By Raymond Knowby


Best moment for this Friday? Easily when he freezes the girl’s face in liquid nitrogen and then smashes it into bloody icicles on the table. It’s just so over the top and zestfully executed that you can’t help but grin like you’ve just seen your first live and preferred set of genitalia.

That’s where the fanboy hyperbole ends, unfortunately. Everything else wriggling around onscreen is appalling. The movie is digitally enhanced so it looks amazingly clean, with nice production value and hi tech set design, but who the hell wants this in a FRIDAY THE 13TH movie? It could be further questioned “who the hell wants a FRIDAY THE 13TH movie?” period, sure (this is the fucking tenth chapter, after all), but Jason in SPACE? Worst idea since LEPRECHAUN IN THE HOOD.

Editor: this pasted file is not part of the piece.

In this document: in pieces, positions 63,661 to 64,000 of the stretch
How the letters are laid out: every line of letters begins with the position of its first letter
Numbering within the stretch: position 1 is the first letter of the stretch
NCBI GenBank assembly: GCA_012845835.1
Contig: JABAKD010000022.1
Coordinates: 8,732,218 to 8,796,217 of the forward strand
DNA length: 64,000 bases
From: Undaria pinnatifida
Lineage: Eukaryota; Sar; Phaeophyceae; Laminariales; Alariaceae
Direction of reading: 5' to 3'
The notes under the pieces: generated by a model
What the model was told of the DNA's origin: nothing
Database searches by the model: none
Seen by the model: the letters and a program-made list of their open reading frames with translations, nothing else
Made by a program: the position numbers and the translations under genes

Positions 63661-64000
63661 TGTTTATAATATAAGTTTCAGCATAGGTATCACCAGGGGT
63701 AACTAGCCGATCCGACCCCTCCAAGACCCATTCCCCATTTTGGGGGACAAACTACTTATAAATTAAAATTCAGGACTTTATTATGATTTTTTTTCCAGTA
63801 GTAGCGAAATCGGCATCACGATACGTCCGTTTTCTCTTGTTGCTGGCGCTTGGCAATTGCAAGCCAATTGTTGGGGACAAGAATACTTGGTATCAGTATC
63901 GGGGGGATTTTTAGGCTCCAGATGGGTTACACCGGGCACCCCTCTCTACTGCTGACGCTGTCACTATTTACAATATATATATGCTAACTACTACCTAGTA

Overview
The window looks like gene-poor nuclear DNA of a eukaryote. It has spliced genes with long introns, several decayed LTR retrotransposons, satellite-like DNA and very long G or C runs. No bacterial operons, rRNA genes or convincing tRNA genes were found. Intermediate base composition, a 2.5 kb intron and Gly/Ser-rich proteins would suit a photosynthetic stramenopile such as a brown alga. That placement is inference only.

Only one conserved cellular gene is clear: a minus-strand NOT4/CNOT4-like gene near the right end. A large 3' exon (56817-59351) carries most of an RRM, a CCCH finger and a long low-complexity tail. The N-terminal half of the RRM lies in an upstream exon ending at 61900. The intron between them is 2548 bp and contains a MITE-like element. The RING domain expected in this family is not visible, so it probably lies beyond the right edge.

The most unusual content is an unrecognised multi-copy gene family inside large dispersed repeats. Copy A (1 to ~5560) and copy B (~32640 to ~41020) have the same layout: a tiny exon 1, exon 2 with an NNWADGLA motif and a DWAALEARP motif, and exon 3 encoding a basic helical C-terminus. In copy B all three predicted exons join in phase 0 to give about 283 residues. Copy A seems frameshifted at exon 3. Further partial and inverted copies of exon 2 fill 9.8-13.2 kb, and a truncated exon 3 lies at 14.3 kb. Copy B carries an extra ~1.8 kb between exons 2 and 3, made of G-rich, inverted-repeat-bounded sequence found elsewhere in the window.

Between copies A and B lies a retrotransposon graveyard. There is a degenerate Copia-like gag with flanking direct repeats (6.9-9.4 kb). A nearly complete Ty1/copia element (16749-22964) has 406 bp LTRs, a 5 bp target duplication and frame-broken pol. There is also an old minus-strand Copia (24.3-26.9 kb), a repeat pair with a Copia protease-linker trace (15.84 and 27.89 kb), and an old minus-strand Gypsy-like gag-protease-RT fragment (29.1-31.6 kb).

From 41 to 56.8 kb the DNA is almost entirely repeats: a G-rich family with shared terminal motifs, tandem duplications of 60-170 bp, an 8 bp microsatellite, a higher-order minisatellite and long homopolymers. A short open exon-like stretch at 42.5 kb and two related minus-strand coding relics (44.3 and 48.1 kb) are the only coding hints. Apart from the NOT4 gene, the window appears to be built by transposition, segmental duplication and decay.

Story-wise, after being captured and studied for his “amazing regeneration abilities” by the military, an outbreak and then a desperate act by a lab assistent freezes the killer in cryosleep for a hundred years. Awaking when a scientific team from another colonized planet find the last two earth inhabitants and bring them aboard their mother ship, Jason goes about the usual business and slaughters most of the futuristic twenty-something models. The kill count goes through the roof, I think even beating out part 5. There’s also a Matrix-like fight between an android female and an “upgraded” cyborg Voorhees, and a virtual reality scene that tries to be funny but isn’t.

A moment comes where suspension of disbelief can be stretched no further, you see. The plot contains sequences and dialogue riddled with self congratulatory references, which only serve to bog it down further as it attempts to present itself as clever. Playing tip that you are bad on purpose is really just a half-assed way of still being badand JASON X achieves this with alarming precision.

Bottom line for me: too stupid (even by series standards), too slick, and far too removed from even the familiar tropes of the late end of the franchise to truly be a Jason movie.

Glazed and confused: alternative dispatch methods are explored in JASON X.